The federal government's push to rollback internet regulations known at net neutrality is getting close to becoming a reality.
A local tech start-up company in New Haven said it could impact everyone long term.
The FCC officially published its repeal on Thursday meaning net neutrality, the rules prohibiting internet providers from playing favorites, is slated to end in just 60 days.
For Ben Berkowtiz and his crew at the New Haven based start up, SeeClickFix, an internet platform which helps users get in contact with their local governments about problems, said it's important the internet stays that way.
"We're talking about the speed of access to any one website on the internet and I think today from a consumer perspective you probably don't notice the difference immediately, but long term it could really stagnate invention in this country," Berkowitz said.
In December, the Federal Communications Commission, voted to repeal net neutrality, specifically the rules put in place two years ago prohibiting broadband providers from blocking web traffic, slowing it down, or demanding payment for faster passage.
On Thursday, Senator Richard Blumenthal, who said the Senate is one vote short in its effort to save net neutrality, visited a few start up companies in New Haven.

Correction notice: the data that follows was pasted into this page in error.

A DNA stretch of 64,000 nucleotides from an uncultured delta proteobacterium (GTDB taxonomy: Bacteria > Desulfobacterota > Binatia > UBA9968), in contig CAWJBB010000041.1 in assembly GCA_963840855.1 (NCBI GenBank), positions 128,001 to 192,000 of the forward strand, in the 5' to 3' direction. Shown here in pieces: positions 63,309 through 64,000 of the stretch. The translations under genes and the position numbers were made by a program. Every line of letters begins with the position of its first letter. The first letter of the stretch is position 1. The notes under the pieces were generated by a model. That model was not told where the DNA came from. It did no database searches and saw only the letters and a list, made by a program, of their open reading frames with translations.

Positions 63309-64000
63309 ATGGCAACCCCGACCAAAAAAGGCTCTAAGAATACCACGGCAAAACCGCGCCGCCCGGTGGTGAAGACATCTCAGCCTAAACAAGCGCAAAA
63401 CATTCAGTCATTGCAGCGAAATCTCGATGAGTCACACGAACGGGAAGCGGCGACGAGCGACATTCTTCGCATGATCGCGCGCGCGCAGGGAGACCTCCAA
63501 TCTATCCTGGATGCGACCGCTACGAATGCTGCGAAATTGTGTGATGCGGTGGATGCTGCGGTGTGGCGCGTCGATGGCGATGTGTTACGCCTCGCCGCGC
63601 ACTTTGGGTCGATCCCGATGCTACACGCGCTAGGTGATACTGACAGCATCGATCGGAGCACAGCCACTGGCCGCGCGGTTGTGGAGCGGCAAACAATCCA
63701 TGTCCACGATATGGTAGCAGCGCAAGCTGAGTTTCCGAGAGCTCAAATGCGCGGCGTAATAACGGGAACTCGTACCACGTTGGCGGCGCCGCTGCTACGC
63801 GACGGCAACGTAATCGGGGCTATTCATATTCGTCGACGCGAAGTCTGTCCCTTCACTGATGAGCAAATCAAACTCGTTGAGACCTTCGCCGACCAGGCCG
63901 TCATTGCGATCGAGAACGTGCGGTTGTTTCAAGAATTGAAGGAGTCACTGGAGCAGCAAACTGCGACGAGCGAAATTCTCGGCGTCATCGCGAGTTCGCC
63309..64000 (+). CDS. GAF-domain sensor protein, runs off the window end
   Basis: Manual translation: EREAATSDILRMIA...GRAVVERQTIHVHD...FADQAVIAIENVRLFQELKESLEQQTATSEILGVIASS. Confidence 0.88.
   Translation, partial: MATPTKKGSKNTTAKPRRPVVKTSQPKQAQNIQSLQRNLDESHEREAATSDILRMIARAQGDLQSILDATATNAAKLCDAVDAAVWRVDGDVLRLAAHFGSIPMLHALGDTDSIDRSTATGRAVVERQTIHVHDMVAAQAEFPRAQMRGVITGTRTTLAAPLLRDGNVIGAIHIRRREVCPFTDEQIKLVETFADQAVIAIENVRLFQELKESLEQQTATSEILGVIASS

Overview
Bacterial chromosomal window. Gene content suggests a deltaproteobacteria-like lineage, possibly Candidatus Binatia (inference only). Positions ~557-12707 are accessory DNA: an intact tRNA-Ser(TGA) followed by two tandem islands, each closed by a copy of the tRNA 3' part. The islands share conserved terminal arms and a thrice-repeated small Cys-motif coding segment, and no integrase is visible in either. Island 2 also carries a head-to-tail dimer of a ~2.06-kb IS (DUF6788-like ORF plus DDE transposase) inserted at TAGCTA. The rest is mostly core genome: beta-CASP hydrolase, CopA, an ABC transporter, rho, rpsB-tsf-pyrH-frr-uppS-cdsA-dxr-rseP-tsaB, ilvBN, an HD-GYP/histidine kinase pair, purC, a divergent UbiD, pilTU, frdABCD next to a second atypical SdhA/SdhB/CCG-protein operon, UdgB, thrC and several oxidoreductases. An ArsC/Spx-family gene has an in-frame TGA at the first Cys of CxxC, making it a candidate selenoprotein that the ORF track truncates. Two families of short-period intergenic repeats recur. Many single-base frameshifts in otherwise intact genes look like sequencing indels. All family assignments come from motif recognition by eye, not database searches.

"The internet has to be a neutral place, it has to be a level playing field, everybody had to have equal access. Speed and cost, that's what's important, everybody should be guaranteed it," Blumenthal said.
But the FCC has stated repealing net neutrality will actually restore internet problems.
With internet providers arguing, rolling back the regulations would allow them to upgrade networks.
According to Berkowitz, who's business depends on the internet, said it could be a game changer and not for the good.
"All the benefit that we've gotten from the internet that has made life easier, potentially that changes without net neutrality and that matters to all of us," Berkowitz said.
Blumenthal said if they get the extra vote the Senate needs, it would go onto the House. He stressed if they fall short in Congress, it's likely this issue will be taken up in court.
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